From the Author’s note --
The Tales of Aku Tonpa: The Legendary Rascal of Tibet.  Retold and Translated by Rinjing Dorje.  San Rafael, CA: Dorje Ling.  1975.


Anybody who believes that Tibetans have nothing but religion and are a somber inscrutable race obviously has not heard of Agu (Uncle) Tompa.  One need only mention his name to any Tibetan -- high or low, monk or lay, man or woman -- to demolish this fallacy.  Much information about the non-religious pastimes of the Tibetans can be gained by hearing a few of the legends surrounding this character, who is said to have lived in the 13th century although the character's historical authenticity has never been proven.  What is more important is that, according to these legends, Agu Tompa stalked the length and breadth of the country, exposing every hypocrisy known to mankind...  Many of the stories have sexual themes, and have traditionally been told in the most explicit language.  Yet, no Tibetan is ever known to have been shocked or scandalised to hear these stories.  Indeed, many hold Agu Tompa to be yet another earthly manifestation of the Buddha, this one to ensure that Tibetans become an easy-going race, devoid of all hypocrisy.

From the Introduction --
"Folk Tale: Agu Tompa, the Legendary Rascal of Tibet," by Rinjing Dorje.  Tibetan Review, Vol XII, No. 6, June 1977, p 17-18.


For the everyday people of Tibet, Uncle Tompa mirrors the rough and ready, mean and bawdy, always down-to-earth quality of life itself.  A beloved rogue, Uncle combines the street smarts of Br'er Rabbit, the triumphant outrageousness of Coyote, and the unconventional wisdom of Mullah Nasruddin.  Conman, prankster, and playboy, his exploits outwit the vain and greedy, and turn the tables on those who would take advantage of others.  Behind the ribaldry and hard-hitting down-home fun, he's a hero of the "Little Man," who wishes to get even with the abusive rich, the powerful, and the religiously privileged.

From the Back Cover --
The Tales of Aku Tompa: The Legendary Rascal of Tibet.  Retold and Translated by Rinjing Dorje.  Second Edition.  Barrytown, NY: Station Hill Arts, Institute for Publishing Arts, Inc.  1997.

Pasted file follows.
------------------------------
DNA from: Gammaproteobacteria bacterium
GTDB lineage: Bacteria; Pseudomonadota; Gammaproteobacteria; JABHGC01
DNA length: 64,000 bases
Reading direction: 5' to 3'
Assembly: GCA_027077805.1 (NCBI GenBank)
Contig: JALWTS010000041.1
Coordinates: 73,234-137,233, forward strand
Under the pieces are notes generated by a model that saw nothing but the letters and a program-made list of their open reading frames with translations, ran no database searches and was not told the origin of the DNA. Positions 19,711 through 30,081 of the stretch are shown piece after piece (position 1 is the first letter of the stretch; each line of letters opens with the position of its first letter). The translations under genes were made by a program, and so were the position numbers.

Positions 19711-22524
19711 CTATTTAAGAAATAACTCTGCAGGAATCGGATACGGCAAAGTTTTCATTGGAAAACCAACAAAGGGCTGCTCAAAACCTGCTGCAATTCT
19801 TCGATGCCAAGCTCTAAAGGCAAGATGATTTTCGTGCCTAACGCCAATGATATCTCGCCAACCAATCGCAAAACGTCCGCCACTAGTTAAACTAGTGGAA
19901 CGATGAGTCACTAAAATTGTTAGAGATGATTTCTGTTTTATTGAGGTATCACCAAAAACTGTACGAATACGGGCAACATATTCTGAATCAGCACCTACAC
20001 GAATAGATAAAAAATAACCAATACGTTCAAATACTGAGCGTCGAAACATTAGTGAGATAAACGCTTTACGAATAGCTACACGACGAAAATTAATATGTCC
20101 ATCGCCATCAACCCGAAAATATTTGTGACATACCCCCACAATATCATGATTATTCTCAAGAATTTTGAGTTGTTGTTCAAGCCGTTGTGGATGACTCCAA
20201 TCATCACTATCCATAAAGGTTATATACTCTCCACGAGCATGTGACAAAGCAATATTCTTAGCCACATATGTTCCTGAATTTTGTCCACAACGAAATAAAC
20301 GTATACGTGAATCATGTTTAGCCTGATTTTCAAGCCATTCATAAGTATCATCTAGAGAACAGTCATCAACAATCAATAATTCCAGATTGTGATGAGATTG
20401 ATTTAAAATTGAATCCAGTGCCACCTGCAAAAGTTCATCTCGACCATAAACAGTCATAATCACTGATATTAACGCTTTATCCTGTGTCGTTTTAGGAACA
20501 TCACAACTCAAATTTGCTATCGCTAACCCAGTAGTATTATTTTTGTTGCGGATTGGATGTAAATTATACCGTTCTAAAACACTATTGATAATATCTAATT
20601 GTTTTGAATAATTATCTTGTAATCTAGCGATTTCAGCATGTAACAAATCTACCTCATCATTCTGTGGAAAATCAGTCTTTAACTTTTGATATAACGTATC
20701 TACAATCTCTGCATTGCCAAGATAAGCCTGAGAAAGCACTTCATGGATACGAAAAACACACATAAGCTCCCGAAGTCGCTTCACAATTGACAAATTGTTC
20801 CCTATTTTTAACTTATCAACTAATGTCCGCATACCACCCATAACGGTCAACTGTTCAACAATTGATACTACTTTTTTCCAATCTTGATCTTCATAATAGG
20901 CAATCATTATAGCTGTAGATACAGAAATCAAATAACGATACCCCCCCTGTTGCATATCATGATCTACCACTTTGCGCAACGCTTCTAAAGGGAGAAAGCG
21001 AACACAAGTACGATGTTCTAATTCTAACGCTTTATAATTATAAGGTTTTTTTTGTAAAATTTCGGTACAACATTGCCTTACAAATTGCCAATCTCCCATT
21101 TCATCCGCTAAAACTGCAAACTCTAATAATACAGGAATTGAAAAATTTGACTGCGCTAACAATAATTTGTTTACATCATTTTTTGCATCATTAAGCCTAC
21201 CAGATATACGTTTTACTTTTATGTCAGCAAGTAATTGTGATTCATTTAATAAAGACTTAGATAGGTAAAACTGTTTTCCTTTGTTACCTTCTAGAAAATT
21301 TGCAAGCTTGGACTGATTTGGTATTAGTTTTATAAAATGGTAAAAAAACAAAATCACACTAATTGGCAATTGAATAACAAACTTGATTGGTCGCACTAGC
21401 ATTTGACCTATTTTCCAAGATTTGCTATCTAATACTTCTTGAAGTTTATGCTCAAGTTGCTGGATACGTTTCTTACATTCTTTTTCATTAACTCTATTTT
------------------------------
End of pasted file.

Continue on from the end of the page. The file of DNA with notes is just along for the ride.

Aku-Tonpa is one of the most popular folk heroes in Tibetan folklore...  His exploits are full of laughter and humour.  In an effort to document his stories and re-charge our sense of humour, we bring before our readers this short compilation of his exploits.

It is said that Aku Tonpa was sent by Lord Chenresig (protector deity of Tibet) to teach the Tibetans the arts of being shrewd and witty.  Though known by different names in different parts of Tibet, in Nedhong province of Tibet, he is known by Nyichoe Zangpo...  The stories revolve around how the Governor of Nedhong, who is very oppressive and miserly, is outwitted by Nyichoe Zangpo.  Though a common man, through his wit Nyichoe Zangpo outsmarts the strong and mighty in society.

From the Publisher’s Note --
Nyichoe Zangpo: Aku Tonpa in Nedhong.  Kalsang Khedup.  New Delhi: Paljor Publications.  1999.


When Rinjing Dorje was growing up... in the remote mountain areas of Tibet, itinerant storytellers called Lama Mani traveled from monastery to village, telling stories in exchange for a few coins or a handful of roasted barley flour called tsampa.

Mystery shrouds Uncle Tompa's heritage.  Some claim he was a monk who lived during the thirteenth century.  Others claim he was a reincarnation of the Buddha of compassion, called Chenrezig in Tibetan (and Avalokiteshvara in Sanskrit...

Because Uncle Tompa in his ingenuous and slapstick way champions the common folks, the tales reinforce peasant values which encourage independence and bravery, while mocking artifice, pretense, and strict authoritarian rule.

Uncle Tompa's adventures feature trickery and hyperbole not so different from those of the Native American Coyote, and the Middle Eastern Mullah Nasruddin. 

From the Introduction, by Marilyn Stablein --
The Tales of Aku Tompa: The Legendary Rascal of Tibet.  Retold and Translated by Rinjing Dorje.  Second Edition.  Barrytown, NY: Station Hill Arts, Institute for Publishing Arts, Inc.  1997.